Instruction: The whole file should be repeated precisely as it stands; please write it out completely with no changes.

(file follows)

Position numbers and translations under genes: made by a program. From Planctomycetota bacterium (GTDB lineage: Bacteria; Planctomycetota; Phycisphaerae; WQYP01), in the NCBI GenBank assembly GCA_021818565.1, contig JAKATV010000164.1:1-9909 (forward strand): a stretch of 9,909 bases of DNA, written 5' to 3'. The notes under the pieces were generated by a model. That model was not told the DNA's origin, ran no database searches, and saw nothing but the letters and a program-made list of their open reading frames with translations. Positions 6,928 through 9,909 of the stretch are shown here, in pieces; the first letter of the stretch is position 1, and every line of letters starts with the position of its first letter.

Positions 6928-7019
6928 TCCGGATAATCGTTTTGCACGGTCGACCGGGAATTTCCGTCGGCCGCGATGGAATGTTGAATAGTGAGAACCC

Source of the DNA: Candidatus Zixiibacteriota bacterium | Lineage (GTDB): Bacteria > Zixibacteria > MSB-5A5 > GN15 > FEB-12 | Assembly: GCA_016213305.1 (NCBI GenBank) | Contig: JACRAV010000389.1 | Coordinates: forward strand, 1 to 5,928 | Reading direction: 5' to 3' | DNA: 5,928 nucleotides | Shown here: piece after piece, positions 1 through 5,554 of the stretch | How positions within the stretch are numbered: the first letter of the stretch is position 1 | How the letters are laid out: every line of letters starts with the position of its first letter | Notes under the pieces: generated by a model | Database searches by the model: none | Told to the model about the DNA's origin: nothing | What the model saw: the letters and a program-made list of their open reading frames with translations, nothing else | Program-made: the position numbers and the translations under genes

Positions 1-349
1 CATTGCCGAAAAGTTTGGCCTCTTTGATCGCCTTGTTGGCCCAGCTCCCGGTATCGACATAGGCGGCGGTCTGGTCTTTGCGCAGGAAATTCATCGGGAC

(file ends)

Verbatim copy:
Position numbers and translations under genes: made by a program. From Planctomycetota bacterium (GTDB lineage: Bacteria; Planctomycetota; Phycisphaerae; WQYP01), in the NCBI GenBank assembly GCA_021818565.1, contig JAKATV010000164.1:1-9909 (forward strand): a stretch of 9,909 bases of DNA, written 5' to 3'. The notes under the pieces were generated by a model. That model was not told the DNA's origin, ran no database searches, and saw nothing but the letters and a program-made list of their open reading frames with translations. Positions 6,928 through 9,909 of the stretch are shown here, in pieces; the first letter of the stretch is position 1, and every line of letters starts with the position of its first letter.

Positions 6928-7019
6928 TCCGGATAATCGTTTTGCACGGTCGACCGGGAATTTCCGTCGGCCGCGATGGAATGTTGAATAGTGAGAACCC

Source of the DNA: Candidatus Zixiibacteriota bacterium | Lineage (GTDB): Bacteria > Zixibacteria > MSB-5A5 > GN15 > FEB-12 | Assembly: GCA_016213305.1 (NCBI GenBank) | Contig: JACRAV010000389.1 | Coordinates: forward strand, 1 to 5,928 | Reading direction: 5' to 3' | DNA: 5,928 nucleotides | Shown here: piece after piece, positions 1 through 5,554 of the stretch | How positions within the stretch are numbered: the first letter of the stretch is position 1 | How the letters are laid out: every line of letters starts with the position of its first letter | Notes under the pieces: generated by a model | Database searches by the model: none | Told to the model about the DNA's origin: nothing | What the model saw: the letters and a program-made list of their open reading frames with translations, nothing else | Program-made: the position numbers and the translations under genes

Positions 1-349
1 CATTGCCGAAAAGTTTGGCCTCTTTGATCGCCTTGTTGGCCCAGCTCCCGGTATCGACATAGGCGGCGGTCTGGTCTTTGCGCAGGAAATTCATCGGGAC